For all that's been made of the Mets' bullpen lately -- three power pitchers no older than 26 years, plus 25 1/3 innings of three-run ball in five games against the Phillies -- it is about to face a team with a relief corps that has been one of the best and is about to get even better.
New York will visit the Cubs on Tuesday evening at Wrigley Field, where Chicago closer Hector Rondon is expected to come back from paternity leave in time for the first contest of the three-game set. Rondon and his wife had their first child, a son, on Friday.
Rondon's return should stabilize a bullpen that posted a 3.00 ERA in May but struggled to the tune of five runs in 12 1/3 innings while dropping two of three games to the Brewers over the weekend. Rondon, Brian Schlitter and Neil Ramirez have been the anchors of that 'pen, combining for a 1.69 ERA with 13 holds and six saves.
That is a stark contrast from the 3.62 ERA that Chicago relievers had in March/April, back when righty Jose Veras blew his first two save opportunities before losing the closer title. Since May 12 -- when the Cubs ended a three-game losing streak with a 12-run win over St. Louis -- the bullpen's ERA is 1.94.
"They've settled in," Cubs manager Rick Renteria said. "We've tried to at this point still put them in situations where we feel they're comfortable. Even with Veras, we've used him in a couple two-inning stints and see if he can settle down, and he's done well.
"As we continue to move forward, guys feel comfortable in whatever situation we put them in. It's important that whenever we give them the baseball they know they have a job to do, and they do it."
Strong relief or not, the Cubs have one significant advantage over the Mets: no game on Monday. While Chicago enjoyed the coveted off-day at home, the Mets beat the Phillies to finish off their fourth win in a five-game series in Philadelphia. The weekend included the halfway point of a stretch in which the Mets play 20 games in 20 days.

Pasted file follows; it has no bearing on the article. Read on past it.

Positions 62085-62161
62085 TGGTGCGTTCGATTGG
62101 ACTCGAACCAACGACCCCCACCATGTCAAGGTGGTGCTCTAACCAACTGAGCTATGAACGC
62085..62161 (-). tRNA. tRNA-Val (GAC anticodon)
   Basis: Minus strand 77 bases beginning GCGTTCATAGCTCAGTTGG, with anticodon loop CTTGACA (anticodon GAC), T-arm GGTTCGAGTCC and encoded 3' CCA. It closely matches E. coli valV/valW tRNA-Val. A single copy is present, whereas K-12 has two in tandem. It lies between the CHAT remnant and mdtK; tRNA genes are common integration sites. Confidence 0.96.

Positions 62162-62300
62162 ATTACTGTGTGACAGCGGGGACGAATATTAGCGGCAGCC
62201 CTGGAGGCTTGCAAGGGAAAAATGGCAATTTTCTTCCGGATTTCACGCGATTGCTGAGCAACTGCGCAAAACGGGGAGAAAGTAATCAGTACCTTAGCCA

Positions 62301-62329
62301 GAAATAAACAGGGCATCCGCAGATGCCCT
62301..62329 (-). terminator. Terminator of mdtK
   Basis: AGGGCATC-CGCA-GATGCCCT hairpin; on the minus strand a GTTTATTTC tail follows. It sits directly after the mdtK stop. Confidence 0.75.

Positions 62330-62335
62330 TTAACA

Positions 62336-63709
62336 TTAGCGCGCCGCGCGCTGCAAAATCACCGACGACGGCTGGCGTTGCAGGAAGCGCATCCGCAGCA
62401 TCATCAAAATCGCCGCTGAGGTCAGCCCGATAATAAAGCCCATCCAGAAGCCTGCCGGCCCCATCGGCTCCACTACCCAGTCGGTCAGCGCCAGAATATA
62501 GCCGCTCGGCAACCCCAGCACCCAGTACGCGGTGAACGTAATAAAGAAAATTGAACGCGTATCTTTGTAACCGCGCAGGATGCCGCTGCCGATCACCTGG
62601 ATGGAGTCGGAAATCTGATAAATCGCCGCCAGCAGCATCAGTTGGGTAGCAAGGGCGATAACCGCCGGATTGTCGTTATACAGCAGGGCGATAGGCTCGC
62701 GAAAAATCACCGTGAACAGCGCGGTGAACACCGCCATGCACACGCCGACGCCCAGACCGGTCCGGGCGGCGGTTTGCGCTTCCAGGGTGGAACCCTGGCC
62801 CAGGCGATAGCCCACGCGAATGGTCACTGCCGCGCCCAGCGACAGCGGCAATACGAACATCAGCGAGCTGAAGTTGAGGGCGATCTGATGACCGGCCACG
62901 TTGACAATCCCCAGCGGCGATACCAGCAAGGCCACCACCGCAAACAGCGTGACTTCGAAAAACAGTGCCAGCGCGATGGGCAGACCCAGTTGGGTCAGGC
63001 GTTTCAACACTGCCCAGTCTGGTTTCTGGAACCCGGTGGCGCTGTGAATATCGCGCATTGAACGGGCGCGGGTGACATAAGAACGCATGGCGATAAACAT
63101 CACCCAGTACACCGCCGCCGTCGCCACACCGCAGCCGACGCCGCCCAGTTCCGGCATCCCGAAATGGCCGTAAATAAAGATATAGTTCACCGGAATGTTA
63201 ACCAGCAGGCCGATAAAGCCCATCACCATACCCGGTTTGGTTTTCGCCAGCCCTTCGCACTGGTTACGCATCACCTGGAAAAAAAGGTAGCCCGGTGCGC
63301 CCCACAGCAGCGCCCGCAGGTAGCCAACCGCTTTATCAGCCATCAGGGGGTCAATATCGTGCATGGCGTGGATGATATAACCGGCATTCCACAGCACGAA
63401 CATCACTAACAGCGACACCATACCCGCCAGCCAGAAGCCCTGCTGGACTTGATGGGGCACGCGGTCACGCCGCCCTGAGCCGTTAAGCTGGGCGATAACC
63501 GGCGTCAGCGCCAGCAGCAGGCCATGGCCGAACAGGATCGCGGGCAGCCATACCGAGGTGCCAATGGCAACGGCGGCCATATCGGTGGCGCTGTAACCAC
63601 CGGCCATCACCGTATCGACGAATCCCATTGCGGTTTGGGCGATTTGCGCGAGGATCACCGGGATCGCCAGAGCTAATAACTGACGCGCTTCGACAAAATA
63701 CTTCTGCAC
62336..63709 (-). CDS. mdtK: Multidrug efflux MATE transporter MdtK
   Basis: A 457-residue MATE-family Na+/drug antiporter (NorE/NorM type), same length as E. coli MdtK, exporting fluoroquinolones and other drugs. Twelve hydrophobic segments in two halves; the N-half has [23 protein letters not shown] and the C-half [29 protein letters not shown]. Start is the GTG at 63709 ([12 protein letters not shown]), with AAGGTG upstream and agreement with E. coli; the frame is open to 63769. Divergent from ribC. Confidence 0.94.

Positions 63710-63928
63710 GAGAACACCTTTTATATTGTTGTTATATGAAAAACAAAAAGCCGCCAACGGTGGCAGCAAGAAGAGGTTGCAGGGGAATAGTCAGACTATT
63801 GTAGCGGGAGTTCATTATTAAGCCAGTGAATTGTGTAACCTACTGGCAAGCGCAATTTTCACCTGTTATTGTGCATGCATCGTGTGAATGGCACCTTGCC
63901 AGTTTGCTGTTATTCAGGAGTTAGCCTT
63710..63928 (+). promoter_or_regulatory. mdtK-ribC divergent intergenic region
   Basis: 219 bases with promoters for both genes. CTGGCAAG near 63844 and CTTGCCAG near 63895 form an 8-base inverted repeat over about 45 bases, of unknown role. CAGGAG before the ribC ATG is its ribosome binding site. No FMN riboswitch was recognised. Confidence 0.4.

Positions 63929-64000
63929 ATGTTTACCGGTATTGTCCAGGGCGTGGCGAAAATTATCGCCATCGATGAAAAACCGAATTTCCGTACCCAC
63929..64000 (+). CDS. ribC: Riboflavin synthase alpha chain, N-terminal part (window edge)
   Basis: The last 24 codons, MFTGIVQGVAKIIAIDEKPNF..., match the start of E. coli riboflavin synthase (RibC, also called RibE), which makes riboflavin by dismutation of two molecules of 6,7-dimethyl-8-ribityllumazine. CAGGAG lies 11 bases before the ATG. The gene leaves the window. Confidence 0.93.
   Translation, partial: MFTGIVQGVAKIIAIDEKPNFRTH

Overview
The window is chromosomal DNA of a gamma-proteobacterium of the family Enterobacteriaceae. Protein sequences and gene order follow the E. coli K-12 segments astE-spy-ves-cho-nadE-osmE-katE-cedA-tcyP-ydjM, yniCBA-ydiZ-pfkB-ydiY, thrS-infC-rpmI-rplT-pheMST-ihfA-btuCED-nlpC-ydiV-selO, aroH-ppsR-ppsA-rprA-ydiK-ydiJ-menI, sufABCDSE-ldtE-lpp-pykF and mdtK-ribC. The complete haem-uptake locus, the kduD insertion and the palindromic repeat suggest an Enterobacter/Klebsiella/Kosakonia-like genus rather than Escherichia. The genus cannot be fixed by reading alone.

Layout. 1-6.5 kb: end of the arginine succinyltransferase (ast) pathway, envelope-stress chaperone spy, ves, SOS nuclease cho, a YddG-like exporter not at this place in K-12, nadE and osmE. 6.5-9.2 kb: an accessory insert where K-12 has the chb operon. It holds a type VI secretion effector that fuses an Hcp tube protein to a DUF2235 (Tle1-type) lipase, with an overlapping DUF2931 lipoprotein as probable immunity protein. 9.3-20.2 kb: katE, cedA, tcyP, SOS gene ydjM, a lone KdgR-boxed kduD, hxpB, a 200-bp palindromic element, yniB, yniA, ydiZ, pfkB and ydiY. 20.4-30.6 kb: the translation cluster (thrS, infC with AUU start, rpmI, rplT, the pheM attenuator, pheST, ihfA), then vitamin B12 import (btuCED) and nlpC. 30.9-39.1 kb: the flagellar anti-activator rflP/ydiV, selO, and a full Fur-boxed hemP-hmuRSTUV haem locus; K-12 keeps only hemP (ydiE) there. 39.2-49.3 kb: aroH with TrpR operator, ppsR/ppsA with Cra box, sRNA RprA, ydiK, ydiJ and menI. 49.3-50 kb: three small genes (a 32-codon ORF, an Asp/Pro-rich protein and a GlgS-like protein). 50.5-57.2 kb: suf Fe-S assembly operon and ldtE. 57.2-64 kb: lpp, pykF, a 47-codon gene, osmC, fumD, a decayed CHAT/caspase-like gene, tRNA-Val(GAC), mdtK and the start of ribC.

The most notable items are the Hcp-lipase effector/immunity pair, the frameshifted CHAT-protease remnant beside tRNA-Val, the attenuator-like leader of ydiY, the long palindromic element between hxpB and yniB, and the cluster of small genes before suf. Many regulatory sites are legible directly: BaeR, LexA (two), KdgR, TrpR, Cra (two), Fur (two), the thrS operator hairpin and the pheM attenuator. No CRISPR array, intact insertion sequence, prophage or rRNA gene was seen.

One of the highlights of that run has been right-hander Zack Wheeler (4.31 ERA, 1.44 WHIP), who will get the ball opposite righty Jake Arrieta on Tuesday. Wheeler has lasted at least six innings in four of his past five starts, but his most recent was his best. He tossed 6 1/3 innings of one-run ball while striking out nine and allowing four hits against Philly. He also did not walk a batter for just the second time this season.
"You're going to see nights like that out of him," manager Terry Collins said afterward. "He certainly has that ability, as we've seen in the past. He came into that reputation of dominating a game, and tonight he dominated this game."
Wheeler, who is approaching the one-year anniversary of his Major League debut, has never faced the Cubs.
Mets: Bullpen reshuffling continues
When the Mets released Jose Valverde after he coughed up a late lead May 26, the move seemed innocuous enough. The organization chose a young righty with potential -- Vic Black -- over a veteran who had been ineffective.
But then New York played 14 innings Friday, and 14 more innings Saturday. That resulted in the calling up of Buddy Carlyle and Dana Eveland prior to Saturday and Sunday's respective contests, giving the bullpen a completely new look over just two weeks ago.
Those fresh faces joined a relief corps whose roles at the back end had become clear only recently. Jenrry Mejia, who has taken a stranglehold on the closer role, pitched five times during one six-day stretch last week, while Jeurys Familia has seemingly become Collins' eighth-inning man.
Cubs: Arrieta solid at back end of rotation
Jeff Samardzija has gotten most of the headlines for Cubs starters this season -- and reasonably so -- but since returning from the disabled list in early May, Arrieta has provided about as much as Chicago could hope for from a No. 5 starter.
Arrieta has averaged five innings across his five outings, but he has yet to throw more than 94 pitches since returning from a right shoulder issue that kept him on the shelf the first month of the season. Opposing teams have plated three or fewer earned runs in four of his outings.
A 1.50 WHIP indicates Arrieta might work into and out of more jams than his 3.20 ERA shows, but he does know how to rear back when he needs to, striking out 26 batters in 25 1/3 innings. His 9.2 strikeouts-per-nine-innings rate is tops among Cubs starters.
• Nate Schierholtz enters the series four hits shy of 500 for his career.
• The Mets are winners of six of their past seven games and seven of their past nine.
• Cubs catcher Welington Castillo came out of Sunday's game as a precautionary measure because of a sore back. He expected to be ready for Tuesday. Infielder Luis Valbuena also expected to be able to play; he had been sidelined with an minor abdominal injury.
Tim Healey is an associate reporter for MLB.com. This story was not subject to the approval of Major League Baseball or its clubs.